In the aftermath of the Haitian earthquake of 2010, traditional media outlets were a-buzz with reports and updates; and for a week or two, the world's attention was focused on this terrible tragedy. During the Arab Spring and Occupy International movements of 2011, the traditional media, this time led by social media users around the world, was transfixed on Tunisia, Egypt and later Libya. While social media has proven its value and been lauded for its power when it comes to breaking news and promoting socio-political campaigns, less attention has be given to the attention cycles that have emerged, echoing the long established news cycles in the mass media. The list of causes and movements is long, Kony 2012, SOPA, Occupy, BP Oil spill, etc. Each of them has unsurprisingly dropped off the news media radar, but what about in the social media world? Is there an attention cycle on Facebook, Twitter and other social media spaces?

Speaker: Mark Fonseca Rendeiro is a Portuguese-American, alternative journalist and independent podcast producer specializing in online journalism, social movements and global conflicts. Podcasting weekly since 2004 on under reported news at podcast producer at Co-host of the news review podcast Newz of the World. Executive editor and Occasional contributor to the Guardian CiF. He is part of, media training in conflict and post conflict zones including Afghanistan, Kosovo, and Georgia.


Building successful games - 6 key learnings

Jan will talk about how to build social games and what wooga has learned during the last years since launching the first game in 2009. He will point out 6 keyfacts which we think are essential while developing successful games for everyone and will take a look into the future to see where social games are heading to. 

Speaker: Jan Miczaika is part of the management team at Wooga, the world’s third largest provider of social games on Facebook and mobile. Jan leads a number of teams in the company including Marketing, Customer Care, Localization, Community Management, Corporate Development and Working Environment.

Jan is also a non-executive board member of three startups including Hitmeister, a Cologne-based e-commerce marketplace he co-founded in 2004. Additionally he is an active angel investor in several other companies. Previously Jan worked at a number of companies in the startup and finance ecosystem, including startups, venture capitalists and a private equity fund. A long time ago Jan studied Business Administration.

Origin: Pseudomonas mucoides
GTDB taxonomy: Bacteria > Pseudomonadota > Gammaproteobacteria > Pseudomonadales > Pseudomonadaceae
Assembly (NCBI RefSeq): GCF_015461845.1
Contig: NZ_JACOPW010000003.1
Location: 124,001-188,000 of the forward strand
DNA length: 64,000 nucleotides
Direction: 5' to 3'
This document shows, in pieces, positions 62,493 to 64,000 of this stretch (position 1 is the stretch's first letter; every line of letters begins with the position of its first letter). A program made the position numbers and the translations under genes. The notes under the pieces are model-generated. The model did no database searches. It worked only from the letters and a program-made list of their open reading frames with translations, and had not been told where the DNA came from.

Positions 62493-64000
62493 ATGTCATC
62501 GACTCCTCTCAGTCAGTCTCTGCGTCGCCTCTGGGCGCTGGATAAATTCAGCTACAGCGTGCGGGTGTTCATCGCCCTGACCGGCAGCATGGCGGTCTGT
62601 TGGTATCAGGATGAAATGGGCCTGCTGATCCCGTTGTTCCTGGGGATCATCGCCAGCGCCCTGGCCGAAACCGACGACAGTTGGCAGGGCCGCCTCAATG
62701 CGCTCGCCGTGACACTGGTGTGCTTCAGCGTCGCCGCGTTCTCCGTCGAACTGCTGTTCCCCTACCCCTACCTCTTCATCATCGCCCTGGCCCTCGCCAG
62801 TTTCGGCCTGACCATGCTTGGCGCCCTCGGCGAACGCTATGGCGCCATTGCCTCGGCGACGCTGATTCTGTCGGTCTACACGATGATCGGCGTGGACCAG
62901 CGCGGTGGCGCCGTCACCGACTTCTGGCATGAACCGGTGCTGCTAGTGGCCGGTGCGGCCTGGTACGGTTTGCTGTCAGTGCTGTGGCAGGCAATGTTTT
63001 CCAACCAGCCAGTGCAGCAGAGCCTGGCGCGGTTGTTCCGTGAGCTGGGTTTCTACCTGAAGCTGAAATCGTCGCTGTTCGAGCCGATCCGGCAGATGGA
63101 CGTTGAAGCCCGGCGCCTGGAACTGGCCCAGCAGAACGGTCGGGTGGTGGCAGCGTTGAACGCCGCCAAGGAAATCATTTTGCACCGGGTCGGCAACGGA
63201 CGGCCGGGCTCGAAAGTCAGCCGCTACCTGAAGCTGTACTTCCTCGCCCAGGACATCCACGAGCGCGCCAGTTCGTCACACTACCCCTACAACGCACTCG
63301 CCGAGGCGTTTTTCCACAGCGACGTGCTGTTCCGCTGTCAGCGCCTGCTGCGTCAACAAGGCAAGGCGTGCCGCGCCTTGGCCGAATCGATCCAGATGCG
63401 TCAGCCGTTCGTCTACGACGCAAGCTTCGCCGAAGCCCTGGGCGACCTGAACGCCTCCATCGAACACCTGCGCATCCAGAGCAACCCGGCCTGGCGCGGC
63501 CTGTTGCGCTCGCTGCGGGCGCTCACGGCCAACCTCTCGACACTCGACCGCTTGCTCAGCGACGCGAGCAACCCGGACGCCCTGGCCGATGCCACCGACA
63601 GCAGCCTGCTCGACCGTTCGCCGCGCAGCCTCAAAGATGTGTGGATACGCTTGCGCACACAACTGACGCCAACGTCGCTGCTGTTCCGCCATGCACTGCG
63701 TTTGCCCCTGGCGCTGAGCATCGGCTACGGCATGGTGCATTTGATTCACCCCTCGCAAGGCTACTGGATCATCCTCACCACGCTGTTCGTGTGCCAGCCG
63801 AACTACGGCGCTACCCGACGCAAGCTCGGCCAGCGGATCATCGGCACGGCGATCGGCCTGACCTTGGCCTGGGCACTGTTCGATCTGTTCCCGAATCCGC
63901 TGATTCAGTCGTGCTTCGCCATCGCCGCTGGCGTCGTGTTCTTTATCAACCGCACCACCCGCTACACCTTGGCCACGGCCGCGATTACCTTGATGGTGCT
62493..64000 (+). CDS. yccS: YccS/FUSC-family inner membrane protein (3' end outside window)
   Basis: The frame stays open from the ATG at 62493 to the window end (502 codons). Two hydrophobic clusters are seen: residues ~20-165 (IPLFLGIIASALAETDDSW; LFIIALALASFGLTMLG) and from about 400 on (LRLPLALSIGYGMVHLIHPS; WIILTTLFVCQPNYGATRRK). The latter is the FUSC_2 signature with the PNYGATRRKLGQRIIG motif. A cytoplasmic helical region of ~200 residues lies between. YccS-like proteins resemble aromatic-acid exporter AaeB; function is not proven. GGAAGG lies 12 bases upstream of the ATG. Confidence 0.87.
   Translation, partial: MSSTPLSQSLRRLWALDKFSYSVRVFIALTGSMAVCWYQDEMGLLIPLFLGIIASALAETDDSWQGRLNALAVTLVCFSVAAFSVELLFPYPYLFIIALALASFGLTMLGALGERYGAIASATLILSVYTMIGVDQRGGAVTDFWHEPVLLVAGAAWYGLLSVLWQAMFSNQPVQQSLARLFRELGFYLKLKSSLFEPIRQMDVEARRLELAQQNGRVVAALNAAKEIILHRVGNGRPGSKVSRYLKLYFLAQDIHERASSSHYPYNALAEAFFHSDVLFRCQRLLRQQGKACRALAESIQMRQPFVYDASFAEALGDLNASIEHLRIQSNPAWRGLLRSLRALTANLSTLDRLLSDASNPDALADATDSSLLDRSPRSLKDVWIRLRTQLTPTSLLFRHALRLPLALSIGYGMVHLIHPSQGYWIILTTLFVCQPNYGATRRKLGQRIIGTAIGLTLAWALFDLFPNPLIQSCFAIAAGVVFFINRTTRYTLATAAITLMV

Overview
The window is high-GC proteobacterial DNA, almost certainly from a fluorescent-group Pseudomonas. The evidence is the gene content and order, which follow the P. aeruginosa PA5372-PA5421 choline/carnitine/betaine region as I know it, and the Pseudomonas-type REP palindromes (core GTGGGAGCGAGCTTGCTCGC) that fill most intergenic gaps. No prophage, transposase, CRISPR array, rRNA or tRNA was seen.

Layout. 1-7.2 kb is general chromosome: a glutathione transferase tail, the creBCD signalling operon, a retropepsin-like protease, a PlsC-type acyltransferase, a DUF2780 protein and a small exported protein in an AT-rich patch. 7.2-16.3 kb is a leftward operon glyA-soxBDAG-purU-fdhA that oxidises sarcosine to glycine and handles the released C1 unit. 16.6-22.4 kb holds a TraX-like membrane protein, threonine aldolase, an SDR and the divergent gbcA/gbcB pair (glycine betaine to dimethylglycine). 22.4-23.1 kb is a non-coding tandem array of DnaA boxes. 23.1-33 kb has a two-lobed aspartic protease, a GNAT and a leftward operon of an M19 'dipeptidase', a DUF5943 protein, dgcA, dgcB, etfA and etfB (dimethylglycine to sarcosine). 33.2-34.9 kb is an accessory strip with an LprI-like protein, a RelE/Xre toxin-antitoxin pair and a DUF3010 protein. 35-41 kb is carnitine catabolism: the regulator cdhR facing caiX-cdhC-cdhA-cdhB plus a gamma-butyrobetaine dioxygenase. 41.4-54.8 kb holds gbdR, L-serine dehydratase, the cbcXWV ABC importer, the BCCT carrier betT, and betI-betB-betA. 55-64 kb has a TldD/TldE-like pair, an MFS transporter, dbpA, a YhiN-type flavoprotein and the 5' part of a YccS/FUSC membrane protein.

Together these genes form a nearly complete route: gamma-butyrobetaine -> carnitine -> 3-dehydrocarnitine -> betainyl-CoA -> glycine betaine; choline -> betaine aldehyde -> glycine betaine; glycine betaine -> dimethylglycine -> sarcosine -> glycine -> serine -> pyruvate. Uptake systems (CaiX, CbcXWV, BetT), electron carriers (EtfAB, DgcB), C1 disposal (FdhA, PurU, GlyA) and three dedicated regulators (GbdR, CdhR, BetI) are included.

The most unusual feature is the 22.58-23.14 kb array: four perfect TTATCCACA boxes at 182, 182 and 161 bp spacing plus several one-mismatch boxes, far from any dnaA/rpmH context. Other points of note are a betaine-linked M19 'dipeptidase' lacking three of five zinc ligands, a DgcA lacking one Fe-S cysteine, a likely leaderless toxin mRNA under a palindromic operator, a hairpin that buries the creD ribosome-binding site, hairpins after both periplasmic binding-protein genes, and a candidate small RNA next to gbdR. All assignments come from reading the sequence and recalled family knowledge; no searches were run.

Social Entrepreneurs: Start-up Excitement and Lessons Learned

Why less is not more and just enough (time spent online) is what we really need. There's a strong will and lots of great ideas for a social change in young people's minds all around the world and a seemingly endless source of online tools which can help bringing these ideas into real action. Too much of start-up excitement can end up in a burn-out and too many available tools are often overwhelming. Being a digital native is not enough; you need to have a strategy - a reasonable and financially sustainable one. One of the best short-cuts when building an online strategy is learning from the most common mistakes various nonprofit initiatives do online. Cause believe it or not, you're very likely to do them, too.

Lucia Gallikova


Lucia Gallikova (@Lu_Gall) is a co-founding member of a nonprofit organization NO LABEL PROJECT (NoLP) which serves as an open international platform for exploring freeware tools and their potential to empower nonprofit initiatives. As a co-author of several international new media related workshops she is encouraging social change through motivating young social entrepreneurs to explore and get the best out of the online world. Her main focus is developing online communication strategies for nonprofits based on freeware tools usage.

Eva Jakubcaninova

Eva Jakubcaninova (@EvaJakubcanin) is a co-founding member of NoLP responsible for the research section. She acts as a new media adviser within all organization's activities and author of the workshops. She enjoys training, challenging, and motivating people, organizations, and institutions to explore and use their potential online. She studied Mass Media Communication and Media Science.


Music marketing in social networks

Dr. Daniel Schultheiss

While the music industry struggles with massively reduced record sales social networks like Facebook grow immensely. So what could be more natural than using social networks as an alternative way for music marketing?

In an academic research project we examined how social media marketing on Facebook is used for marketing matters in the music industry and how it could be improved. So besides the status quo we could have a small outlook into the trends of future music marketing in social media.